Scandals dominate Brazil campaign as vote nears

RIO DE JANEIRO (Reuters) – The tone of Brazil’s presidential race has lurched lower and is likely to stay there as scandal accusations and increasingly bitter exchanges between the two main candidates drown out policy debate.

Trailing badly in the polls, opposition contender Jose Serra has honed in on ethics charges against front-runner Dilma Rousseff and her political party as his best bet of avoiding a humiliating knockout in the first round of voting on October 3.

Those allegations are dominating media coverage and took up most of a televised debate on Sunday night as Rousseff denied wrongdoing and accused Serra, who appears to be on the last legs of a long political career, of desperate tactics.

“He wants to win this campaign dirtily because he is unable to convince the Brazilian people,” a confident Rousseff said in the debate.

Apparently coasting to victory on the coattails of massively popular President Luiz Inacio Lula da Silva, Rousseff is unlikely to be derailed by the scandals unless a “smoking gun” emerges linking her directly to any wrongdoing.

Former Sao Paulo state governor Serra accuses Rousseff and her leftist Workers’ Party of having illegally accessed tax records of his daughter and opposition members in search of potentially damaging information.

A new scandal erupted last weekend when news magazine Veja published accusations a former Rousseff aide who is now Lula’s chief of staff, Erenice Guerra, was involved in a kickback scheme for public works contracts run by her son’s consulting firm.

The so-called tax scandal has been rumbling on for weeks as evidence of new violations emerge in the media but has yet to resonate with voters.

A new poll released on Tuesday showed Rousseff widening her lead, putting her on course to win with a crushing 58 percent of votes in the first round on October 3.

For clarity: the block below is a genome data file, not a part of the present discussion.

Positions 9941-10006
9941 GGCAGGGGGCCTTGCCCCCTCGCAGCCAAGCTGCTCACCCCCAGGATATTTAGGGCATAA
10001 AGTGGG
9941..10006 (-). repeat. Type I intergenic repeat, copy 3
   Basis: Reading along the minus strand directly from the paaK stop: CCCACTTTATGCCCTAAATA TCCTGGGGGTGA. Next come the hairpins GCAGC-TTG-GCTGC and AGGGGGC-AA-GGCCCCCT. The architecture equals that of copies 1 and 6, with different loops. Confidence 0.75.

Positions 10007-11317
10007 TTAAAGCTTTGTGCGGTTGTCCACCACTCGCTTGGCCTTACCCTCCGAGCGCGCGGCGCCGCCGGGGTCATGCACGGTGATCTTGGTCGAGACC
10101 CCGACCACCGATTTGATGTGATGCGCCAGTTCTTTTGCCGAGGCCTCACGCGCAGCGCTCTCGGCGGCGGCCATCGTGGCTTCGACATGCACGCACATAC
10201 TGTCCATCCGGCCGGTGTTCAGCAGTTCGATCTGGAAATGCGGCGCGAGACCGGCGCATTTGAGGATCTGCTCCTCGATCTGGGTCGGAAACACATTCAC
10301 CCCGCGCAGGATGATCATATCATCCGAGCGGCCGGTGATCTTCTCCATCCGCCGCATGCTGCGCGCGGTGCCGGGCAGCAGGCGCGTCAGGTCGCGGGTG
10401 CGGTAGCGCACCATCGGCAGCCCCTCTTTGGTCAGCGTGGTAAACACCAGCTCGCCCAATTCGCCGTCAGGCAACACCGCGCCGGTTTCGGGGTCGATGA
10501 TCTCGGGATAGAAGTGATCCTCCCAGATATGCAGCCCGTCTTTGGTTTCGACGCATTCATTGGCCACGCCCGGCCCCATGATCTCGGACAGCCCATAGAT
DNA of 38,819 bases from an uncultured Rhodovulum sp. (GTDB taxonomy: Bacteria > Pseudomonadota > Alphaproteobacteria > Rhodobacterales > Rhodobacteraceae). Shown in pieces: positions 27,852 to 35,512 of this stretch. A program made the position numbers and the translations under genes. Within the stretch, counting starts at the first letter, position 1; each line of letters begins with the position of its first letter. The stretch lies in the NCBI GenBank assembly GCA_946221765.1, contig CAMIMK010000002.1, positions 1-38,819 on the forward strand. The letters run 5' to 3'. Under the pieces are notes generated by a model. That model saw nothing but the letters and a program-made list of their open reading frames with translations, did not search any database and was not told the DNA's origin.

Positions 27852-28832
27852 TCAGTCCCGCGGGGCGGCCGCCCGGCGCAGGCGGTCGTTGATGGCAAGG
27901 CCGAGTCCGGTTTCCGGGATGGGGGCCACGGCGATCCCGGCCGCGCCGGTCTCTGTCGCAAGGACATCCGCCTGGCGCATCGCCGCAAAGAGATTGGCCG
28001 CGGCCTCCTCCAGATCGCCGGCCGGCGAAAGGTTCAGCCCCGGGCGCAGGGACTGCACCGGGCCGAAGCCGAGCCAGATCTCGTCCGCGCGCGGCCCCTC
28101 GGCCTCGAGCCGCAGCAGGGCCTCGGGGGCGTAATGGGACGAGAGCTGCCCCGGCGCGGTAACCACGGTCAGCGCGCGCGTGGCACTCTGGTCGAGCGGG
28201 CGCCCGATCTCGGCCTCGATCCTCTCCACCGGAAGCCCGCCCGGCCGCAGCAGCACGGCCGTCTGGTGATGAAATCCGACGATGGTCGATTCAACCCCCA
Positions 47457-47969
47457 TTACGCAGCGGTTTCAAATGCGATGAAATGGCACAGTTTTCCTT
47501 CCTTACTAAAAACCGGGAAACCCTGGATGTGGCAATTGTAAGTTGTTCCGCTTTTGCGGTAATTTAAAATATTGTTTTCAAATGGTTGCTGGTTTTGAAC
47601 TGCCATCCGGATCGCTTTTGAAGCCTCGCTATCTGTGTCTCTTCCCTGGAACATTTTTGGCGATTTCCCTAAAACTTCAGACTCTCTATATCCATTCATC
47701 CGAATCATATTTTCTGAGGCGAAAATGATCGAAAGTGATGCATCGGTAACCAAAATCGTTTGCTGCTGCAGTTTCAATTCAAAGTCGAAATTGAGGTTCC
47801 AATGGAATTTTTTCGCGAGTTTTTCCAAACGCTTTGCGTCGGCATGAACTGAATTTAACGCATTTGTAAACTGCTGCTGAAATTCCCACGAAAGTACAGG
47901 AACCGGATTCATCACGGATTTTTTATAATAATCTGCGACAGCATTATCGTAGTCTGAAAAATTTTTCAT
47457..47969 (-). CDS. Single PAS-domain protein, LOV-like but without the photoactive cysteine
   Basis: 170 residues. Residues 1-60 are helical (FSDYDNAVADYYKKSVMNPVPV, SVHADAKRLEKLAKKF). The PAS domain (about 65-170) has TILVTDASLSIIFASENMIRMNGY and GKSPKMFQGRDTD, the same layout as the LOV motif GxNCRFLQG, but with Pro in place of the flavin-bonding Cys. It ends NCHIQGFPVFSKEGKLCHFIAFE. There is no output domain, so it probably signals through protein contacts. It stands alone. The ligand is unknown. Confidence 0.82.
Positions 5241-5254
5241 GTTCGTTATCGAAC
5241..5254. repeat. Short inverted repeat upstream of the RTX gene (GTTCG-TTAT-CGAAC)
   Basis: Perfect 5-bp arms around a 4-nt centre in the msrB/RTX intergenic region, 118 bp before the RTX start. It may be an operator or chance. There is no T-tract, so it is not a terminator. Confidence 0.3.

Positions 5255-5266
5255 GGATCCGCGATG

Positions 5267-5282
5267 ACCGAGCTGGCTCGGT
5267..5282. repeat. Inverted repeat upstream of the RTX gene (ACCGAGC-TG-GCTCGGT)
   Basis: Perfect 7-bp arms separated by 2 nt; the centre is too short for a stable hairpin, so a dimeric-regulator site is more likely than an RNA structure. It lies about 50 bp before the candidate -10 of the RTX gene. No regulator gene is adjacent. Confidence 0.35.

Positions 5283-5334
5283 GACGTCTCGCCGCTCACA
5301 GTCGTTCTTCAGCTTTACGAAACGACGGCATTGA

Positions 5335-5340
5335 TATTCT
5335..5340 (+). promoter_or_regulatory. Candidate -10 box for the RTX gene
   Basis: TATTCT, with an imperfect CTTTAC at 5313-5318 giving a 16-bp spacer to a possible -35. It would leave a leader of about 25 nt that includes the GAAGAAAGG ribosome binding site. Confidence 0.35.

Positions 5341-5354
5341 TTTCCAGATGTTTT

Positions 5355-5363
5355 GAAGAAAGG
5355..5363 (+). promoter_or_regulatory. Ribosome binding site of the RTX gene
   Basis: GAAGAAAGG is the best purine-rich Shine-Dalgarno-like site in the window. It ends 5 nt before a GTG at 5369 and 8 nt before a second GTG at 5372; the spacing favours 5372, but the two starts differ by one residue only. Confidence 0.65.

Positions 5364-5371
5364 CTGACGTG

“We’re going to get a deluge of media coverage on this … it does increase the odds that it goes to a second round but I still think she’ll get a first-round victory,” said Christopher Garman, a political analyst at Eurasia Group in Washington.

A key reason why the mudslinging over tax records is not having an impact on polls may be that only about 15 percent of Brazilians pay income tax and therefore have little understanding of the scandal, he said.

Residents in the interior of northeastern Pernambuco state were mostly clueless about the issue when questioned by a reporter from O Globo newspaper, as quoted in a story on Sunday.

“I don’t know what a tax privacy code is, but I’m following it on TV,” said Edmilson Felix da Silva, a 50-year-old plowman. “For me, this is just being done to hurt Dilma.”

Still, the government moved to address the issue on Tuesday, saying it was tightening controls over tax office employees’ access to private financial data.

Every access to personal tax data would have to be justified and people would have the option in their tax statements of protecting their information, Finance Minister Guido Mantega told a news conference in Brasilia.

Mudslinging is likely to dominate the rest of the campaign as the media digs up new details on the allegations and Serra struggles to make headway with policy arguments in the face of Lula’s popularity and a briskly growing economy.

Last week Serra made a new pledge to raise the national minimum wage to 600 reais (225 pounds) a month, compared to the 538 reais planned by the current government, in what some analysts saw as a sign of desperation. Even a slight increase in the minimum wage could strain Brazil’s public finances, as pension payments are readjusted every time there is an increase.

Serra’s hope is that the whiff of scandal will give him enough of a bounce in the polls to take the election to a runoff on October 31. A similar scandal involving Workers’ Party officials trying to buy information about the opposition was seen as one factor preventing Lula from winning in the first round in the 2006 election.

“This is a subject that is important for democracy, because if they do this in the campaign, imagine them tomorrow,” Serra said during the debate.

By Stuart Grudgings

(Editing by Todd Benson and Jerry Norton)


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